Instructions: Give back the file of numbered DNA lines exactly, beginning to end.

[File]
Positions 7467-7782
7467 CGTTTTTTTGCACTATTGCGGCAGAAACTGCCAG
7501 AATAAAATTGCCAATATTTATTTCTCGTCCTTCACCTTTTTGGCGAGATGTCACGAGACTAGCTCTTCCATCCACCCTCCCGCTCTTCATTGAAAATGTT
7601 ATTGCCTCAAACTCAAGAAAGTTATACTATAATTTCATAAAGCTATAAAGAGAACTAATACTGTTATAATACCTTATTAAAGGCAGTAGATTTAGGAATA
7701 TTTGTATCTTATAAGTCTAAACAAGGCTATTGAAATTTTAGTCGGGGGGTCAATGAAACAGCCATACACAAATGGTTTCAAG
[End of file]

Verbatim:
Positions 7467-7782
7467 CGTTTTTTTGCACTATTGCGGCAGAAACTGCCAG
7501 AATAAAATTGCCAATATTTATTTCTCGTCCTTCACCTTTTTGGCGAGATGTCACGAGACTAGCTCTTCCATCCACCCTCCCGCTCTTCATTGAAAATGTT
7601 ATTGCCTCAAACTCAAGAAAGTTATACTATAATTTCATAAAGCTATAAAGAGAACTAATACTGTTATAATACCTTATTAAAGGCAGTAGATTTAGGAATA
7701 TTTGTATCTTATAAGTCTAAACAAGGCTATTGAAATTTTAGTCGGGGGGTCAATGAAACAGCCATACACAAATGGTTTCAAG